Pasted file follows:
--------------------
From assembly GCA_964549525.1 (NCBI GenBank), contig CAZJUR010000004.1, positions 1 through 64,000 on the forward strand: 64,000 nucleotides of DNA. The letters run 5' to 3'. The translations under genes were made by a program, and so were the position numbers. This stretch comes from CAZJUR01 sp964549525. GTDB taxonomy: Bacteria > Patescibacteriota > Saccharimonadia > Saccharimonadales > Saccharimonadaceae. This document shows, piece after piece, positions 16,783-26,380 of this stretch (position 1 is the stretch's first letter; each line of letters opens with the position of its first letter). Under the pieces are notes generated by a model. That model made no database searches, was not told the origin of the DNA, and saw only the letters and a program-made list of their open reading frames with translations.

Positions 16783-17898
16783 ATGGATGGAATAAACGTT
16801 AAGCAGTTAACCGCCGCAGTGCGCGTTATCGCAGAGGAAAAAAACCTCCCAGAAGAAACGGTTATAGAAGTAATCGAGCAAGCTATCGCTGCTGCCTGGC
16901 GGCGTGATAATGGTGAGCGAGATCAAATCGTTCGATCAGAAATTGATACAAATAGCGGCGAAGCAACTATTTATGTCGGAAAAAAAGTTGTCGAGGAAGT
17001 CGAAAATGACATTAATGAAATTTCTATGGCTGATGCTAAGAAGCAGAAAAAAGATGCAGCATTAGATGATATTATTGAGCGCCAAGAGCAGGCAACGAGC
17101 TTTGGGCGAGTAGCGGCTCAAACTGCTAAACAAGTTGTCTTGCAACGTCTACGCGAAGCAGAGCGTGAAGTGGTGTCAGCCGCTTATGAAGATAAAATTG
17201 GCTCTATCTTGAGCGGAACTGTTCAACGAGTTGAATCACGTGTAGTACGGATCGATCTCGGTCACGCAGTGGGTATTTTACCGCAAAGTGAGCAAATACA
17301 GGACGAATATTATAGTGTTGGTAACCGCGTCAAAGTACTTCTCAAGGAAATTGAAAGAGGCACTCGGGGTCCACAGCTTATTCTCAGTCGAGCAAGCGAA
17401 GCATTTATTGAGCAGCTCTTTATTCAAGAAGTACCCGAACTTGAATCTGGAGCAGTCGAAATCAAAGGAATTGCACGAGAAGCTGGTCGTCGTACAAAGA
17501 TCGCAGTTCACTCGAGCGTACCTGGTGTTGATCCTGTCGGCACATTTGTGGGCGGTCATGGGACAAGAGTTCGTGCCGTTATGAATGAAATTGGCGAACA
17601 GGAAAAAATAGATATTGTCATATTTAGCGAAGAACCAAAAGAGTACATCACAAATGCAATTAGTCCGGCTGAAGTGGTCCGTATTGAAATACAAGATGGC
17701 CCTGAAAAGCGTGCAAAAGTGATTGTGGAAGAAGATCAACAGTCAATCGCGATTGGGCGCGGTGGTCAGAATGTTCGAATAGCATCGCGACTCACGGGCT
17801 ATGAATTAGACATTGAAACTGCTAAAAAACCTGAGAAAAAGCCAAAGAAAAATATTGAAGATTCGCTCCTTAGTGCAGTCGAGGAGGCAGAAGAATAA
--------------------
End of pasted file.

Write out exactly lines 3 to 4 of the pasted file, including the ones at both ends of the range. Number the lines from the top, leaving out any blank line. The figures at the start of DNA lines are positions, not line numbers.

16783 ATGGATGGAATAAACGTT
16801 AAGCAGTTAACCGCCGCAGTGCGCGTTATCGCAGAGGAAAAAAACCTCCCAGAAGAAACGGTTATAGAAGTAATCGAGCAAGCTATCGCTGCTGCCTGGC